If you are hoping to be a savvy stock picker when you're in your 70s, I've got good news for you. Seventy-one-year-old legendary fund manager Leon Cooperman, who I profiled last year, remains on top of his game.
As I noted then, Cooperman was wrapping up a successful year of investment returns in 2012, and I decided to see how his February 2013 investments turned out. Excluding his investments in yield plays Linn Energy (Nasdaq: LINE), Kinder Morgan (NYSE: KMI) and Atlas Pipeline Partners (NYSE: APL), which are in the portfolio for income and not capital appreciation, the rest of his top holdings are handily beating the market.
Cooperman's Hot Hand
Yet recent adjustments in his portfolio suggest Cooperman now views the market in a different context. According to recent filings, Cooperman appears to be eschewing growth stocks and chasing yield -- very high yield. Three of his picks sport dividend yields in excess of 10%. Here's a closer look.
|1. Atlas Resource Partners (NYSE: ARP)|
When I looked at Cooperman's portfolio 15 months ago, he owned roughly 3 million shares of Atlas Pipeline Partners, the master limited partnership (MLP) that controls the oil and gas pipelines of Atlas Energy (Nasdaq: ATLP). He has since sold off that position, and now has a 7.3 million-share position in Atlas Resource Partners, another captive MLP under the Atlas Energy umbrella. This MLP owns development rights to various natural gas fields in key shale regions.
It's quite obvious why Cooperman owns this MLP. The current dividend of $2.32 a share reflects an 11.8% yield. That kind of yield often suggests caution as investors may doubt whether such a dividend can be sustained. In 2013, ARP's divided coverage ratio was 1.03, which means that the MLP only had 3% excess cash flow set aside. If cash flow dipped in 2014, the coverage ratio would move below 1.0, implying an expected divided cut.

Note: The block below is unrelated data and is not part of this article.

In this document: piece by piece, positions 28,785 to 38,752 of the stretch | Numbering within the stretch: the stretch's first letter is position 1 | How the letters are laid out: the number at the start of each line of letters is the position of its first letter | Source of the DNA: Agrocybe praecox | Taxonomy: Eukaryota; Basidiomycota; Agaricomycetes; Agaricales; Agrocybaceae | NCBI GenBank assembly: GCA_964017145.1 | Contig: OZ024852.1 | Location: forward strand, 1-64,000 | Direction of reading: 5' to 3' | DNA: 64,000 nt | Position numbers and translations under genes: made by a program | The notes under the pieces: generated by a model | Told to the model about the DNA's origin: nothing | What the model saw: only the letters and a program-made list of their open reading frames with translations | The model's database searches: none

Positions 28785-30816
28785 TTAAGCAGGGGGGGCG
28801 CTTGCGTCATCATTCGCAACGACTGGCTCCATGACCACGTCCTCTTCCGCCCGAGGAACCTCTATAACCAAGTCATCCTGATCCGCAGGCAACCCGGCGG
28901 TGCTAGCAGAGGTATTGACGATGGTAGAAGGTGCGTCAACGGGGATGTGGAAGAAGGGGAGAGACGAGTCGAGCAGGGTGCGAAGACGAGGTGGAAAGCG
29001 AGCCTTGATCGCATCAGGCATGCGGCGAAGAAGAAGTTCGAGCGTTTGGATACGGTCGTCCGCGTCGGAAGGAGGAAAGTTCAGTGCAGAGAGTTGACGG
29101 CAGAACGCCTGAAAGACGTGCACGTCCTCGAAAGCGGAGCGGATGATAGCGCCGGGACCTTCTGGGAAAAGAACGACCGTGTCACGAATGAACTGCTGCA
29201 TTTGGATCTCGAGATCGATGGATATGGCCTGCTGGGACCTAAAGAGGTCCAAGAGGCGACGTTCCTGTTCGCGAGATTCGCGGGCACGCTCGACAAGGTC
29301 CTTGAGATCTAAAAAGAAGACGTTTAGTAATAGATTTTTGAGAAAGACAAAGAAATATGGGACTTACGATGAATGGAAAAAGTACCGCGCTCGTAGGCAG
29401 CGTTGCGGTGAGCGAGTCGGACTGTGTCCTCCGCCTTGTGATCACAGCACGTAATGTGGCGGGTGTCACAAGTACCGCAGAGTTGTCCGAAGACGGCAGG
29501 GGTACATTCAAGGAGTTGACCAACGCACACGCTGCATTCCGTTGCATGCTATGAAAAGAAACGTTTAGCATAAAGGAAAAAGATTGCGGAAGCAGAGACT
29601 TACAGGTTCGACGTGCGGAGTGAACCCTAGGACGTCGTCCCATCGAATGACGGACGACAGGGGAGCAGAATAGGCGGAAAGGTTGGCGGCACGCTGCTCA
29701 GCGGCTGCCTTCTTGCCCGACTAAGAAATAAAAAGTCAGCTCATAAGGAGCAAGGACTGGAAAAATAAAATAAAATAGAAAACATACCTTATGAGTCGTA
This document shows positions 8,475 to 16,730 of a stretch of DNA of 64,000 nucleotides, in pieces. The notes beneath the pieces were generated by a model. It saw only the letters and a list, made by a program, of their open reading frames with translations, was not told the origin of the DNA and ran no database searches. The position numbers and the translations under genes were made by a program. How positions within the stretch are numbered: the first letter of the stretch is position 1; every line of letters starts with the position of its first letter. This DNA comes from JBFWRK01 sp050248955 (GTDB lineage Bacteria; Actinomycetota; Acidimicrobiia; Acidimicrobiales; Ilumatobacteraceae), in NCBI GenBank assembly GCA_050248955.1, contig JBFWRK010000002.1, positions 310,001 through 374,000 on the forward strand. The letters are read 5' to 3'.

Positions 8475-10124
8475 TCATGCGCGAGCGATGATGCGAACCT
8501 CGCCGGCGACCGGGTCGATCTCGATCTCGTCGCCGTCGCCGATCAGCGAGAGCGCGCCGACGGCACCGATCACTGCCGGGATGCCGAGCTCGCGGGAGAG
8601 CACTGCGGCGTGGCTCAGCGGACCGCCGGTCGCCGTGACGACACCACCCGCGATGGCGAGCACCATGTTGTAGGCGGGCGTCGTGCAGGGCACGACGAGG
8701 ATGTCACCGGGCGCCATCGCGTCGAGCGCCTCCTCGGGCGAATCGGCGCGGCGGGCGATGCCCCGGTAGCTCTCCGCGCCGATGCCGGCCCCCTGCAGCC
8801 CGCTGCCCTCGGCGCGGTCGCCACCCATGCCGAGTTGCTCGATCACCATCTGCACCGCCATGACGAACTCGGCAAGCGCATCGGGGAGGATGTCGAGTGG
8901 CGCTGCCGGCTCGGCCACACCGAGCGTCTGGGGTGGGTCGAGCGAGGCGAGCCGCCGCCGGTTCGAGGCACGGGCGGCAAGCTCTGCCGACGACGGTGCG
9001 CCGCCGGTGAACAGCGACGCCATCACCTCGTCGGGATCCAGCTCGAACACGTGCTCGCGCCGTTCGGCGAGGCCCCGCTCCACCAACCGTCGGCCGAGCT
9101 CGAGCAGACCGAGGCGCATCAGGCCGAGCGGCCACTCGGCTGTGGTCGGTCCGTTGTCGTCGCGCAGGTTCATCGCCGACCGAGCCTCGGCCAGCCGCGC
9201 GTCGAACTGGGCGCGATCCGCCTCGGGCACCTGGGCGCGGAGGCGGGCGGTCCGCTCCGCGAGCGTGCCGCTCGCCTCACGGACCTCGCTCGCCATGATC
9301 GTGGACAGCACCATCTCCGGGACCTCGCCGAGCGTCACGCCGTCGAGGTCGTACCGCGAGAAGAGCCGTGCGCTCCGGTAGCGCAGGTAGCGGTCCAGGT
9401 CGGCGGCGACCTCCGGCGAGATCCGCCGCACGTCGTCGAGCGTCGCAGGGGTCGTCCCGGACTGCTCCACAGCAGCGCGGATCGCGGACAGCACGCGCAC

Management is aware of the concern, and analysts at MLV & Co. suggest that "ARP will look to provide additional distribution security beyond 2014 through acquisitions that deliver incremental accretion." If they're right, and the dividend stands firm, then look for shares to rally 15% or more as the high current yield attracts fresh buyers that deem the yield to be safe. In effect, Cooperman's pick offers the best of both worlds: a strong yield and potential capital appreciation.
|2. Chimera (NYSE: CIM)|
This company is built to profit from the current environment of low interest rates. It borrows funds at low rates and then buys higher-yielding mortgage bonds. The profit spread differential is returned to shareholders in the form of a dividend, which currently yields 11.7%.
Unlike Atlas Resource Partners, which has a path to sustainable dividends, Chimera is not well-positioned for the long term. Indeed, the dividend has already contracted from $0.69 a share in 2010, when mortgage bonds could be bought at a sharp discount, to a recent $0.36 in 2013, as mortgage bonds are no longer trading as semi-distressed assets. Cooperman, who now owns 66 million shares after recent additional purchases, is likely assured that Chimera's mortgage bond portfolio is worth about 5% more than the current $3.2 billion market value, so there isn't much downside risk here.
|3. New Residential Investment Corp. (NYSE: NRZ)|
I focused on this mortgage real estate investment trust (REIT) a few weeks ago, noting that it had considerable insider buying. Cooperman has joined them, buying 3.6 million shares in the first quarter to boost his total holdings to 11.4 million shares.
NRZ is a fairly young business, as operations only began in late 2011 and the company's IPO took place around a year ago. The business was built to profit from a nascent industry trend of "mortgage servicing rights," which enables buyers of mortgages to pay a discounted upfront cost to gain access to future mortgage payments. As long as we don't have another mortgage default crisis, it should prove to be a durable business model.
Still, the initial response from investors to this business model has been underwhelming: Shares are off 10% since the May 2013 IPO, while the S&P 500 has risen 20% in that time. Cooperman and insiders are betting that the pullback won't last, creating that juicy yield, and shares will rise in value as the business model develops a longer operating history.
Risks to Consider: Double-digit yields often suggest that the divided at risk. So it pays to do some extra research into the underlying cash flow dynamics of the business to be sure that the dividend can be sustained at current levels.
Action to Take --> Cooperman appears to have done his homework on these. None of these stocks appear poised for robust dividend growth, but they do appear positioned to support the current payouts. Of the three, I am most enamored of Atlas Resource Partners, especially as natural gas prices are now likely to stay above $4 per thousand cubic feet (Mcf) for the foreseeable future.